Dharma Talks

Video teachings and discussions with contemporary Buddhist teachers

Dharma Talks Archive

Facing Fear

Marcela Clavijo
Facing Fear

What are you afraid of? For many of us, the list is long. In this series, Tibetan Buddhist nun Marcela Clavijo introduces the four immeasurables—love, compassion, joy, and equanimity—which help us replace unhelpful habits of mind and behavior for positive states and traits. With practice, these teachings can help assuage our deepest fears, whatever they may be.

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The Oxherder’s Journey

Barbara Joshin O'Hara
The Oxherder’s Journey

What can you expect to find when you set out on a path of spiritual development? The answer is not as mysterious as you may think. In this dharma talk series, Barbara Joshin O’Hara, Sensei walks us through the classic Zen blueprint of the path to enlightenment: the ten oxherding pictures, which clearly lay out each step along the way to awakening.

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Acknowledging the Spiritual Bypass

Mindy Newman
Acknowledging the Spiritual Bypass

In this retreat, mental health counselor and meditation teacher Mindy Newman will identify the places in our practice where we might inadvertently succumb to what is commonly referred to as “spiritual bypassing.”

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Making the Shadow Your Teacher

Dr. Jay Michaelson
Making the Shadow Your Teacher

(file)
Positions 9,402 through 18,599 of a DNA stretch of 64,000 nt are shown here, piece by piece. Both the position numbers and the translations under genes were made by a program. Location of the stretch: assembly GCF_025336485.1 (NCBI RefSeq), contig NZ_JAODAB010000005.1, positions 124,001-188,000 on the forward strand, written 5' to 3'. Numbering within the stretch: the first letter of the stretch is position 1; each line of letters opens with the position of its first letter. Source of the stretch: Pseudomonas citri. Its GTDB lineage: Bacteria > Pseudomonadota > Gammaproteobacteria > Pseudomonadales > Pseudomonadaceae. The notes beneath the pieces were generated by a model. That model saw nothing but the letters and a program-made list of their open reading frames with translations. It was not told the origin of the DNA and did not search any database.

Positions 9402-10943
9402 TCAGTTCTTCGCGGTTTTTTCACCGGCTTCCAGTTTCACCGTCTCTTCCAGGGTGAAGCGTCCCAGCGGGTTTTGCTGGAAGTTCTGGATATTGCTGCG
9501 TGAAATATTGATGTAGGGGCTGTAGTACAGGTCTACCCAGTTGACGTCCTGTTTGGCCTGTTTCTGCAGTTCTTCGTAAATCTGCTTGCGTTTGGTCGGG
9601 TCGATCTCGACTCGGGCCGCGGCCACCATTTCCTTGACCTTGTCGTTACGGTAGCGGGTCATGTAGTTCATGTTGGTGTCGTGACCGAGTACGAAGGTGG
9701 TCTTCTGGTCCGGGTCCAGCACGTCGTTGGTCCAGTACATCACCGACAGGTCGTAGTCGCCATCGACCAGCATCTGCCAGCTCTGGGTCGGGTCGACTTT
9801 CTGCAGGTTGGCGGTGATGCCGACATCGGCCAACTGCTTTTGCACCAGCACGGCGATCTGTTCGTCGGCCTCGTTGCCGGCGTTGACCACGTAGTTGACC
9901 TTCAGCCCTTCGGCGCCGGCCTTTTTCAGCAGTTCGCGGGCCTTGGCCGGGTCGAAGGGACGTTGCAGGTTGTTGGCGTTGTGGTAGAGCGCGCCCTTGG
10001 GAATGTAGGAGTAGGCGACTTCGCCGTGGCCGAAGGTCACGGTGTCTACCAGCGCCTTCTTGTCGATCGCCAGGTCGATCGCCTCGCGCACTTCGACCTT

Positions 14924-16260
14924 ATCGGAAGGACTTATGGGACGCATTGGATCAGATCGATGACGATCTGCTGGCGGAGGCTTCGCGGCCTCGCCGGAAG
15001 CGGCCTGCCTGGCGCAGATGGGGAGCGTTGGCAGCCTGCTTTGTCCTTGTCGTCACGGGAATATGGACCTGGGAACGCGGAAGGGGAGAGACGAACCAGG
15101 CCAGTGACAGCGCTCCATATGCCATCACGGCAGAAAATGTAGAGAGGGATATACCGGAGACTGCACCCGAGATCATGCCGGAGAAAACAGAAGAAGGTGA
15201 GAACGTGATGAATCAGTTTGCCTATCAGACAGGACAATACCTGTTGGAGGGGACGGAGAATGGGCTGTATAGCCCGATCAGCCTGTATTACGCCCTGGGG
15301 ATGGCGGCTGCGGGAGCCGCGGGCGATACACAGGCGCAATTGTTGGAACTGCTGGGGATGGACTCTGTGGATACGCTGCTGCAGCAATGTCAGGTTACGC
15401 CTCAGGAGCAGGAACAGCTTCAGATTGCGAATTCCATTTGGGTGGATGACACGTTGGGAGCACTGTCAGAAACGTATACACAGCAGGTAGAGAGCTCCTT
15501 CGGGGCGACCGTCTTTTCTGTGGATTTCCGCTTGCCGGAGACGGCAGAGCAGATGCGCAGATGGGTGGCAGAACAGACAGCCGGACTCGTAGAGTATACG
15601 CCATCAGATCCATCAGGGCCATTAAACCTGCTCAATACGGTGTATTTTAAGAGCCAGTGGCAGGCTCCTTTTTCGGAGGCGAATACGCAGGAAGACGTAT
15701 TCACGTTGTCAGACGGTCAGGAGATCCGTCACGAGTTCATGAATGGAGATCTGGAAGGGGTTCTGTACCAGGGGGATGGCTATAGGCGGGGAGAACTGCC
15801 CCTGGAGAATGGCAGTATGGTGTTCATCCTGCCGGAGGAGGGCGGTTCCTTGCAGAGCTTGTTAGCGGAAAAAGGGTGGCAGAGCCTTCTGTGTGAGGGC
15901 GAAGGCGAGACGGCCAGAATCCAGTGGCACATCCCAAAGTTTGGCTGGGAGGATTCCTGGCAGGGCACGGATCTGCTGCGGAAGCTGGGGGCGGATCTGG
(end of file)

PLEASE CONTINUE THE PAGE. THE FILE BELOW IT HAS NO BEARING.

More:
The modern rendering of Buddhism’s first noble truth might be “shit happens.” But our struggles can be fertilizer for our spiritual practice instead of waste. Writer, scholar, and meditation teacher Jay Michaelson, Ph.D., will speak about four ways that embracing life’s “shit”—difficult emotions in particular—can open us up to the fullness of our experience.

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Zen and the Work of Everyday Life

Rev. Masaki Matsubara
Zen and the Work of Everyday Life

How can we live meaningful, purposeful, and ethical lives in a world where injustice seems to multiply by the day? A 16th-generation Zen priest in the Rinzai lineage, Reverend Masaki Matsubara, Ph.D., will introduce ways to bring dignity into our own lives and the lives of others as he explores Zen Buddhism’s model for ethical engagement.

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Buddhist films and discussion for the Tricycle Community

Angry Buddha

Angry Buddha

Inspired by the history of the Dalits, or “untouchables,” in India, János Orsós, a schoolteacher and Buddhist of Romani descent, founded a secondary school in a village in eastern Hungary to help Romani teenagers—whose people have been victims of racist stereotyping and violence for centuries—attend universities.

Directed by Stefan Ludwig

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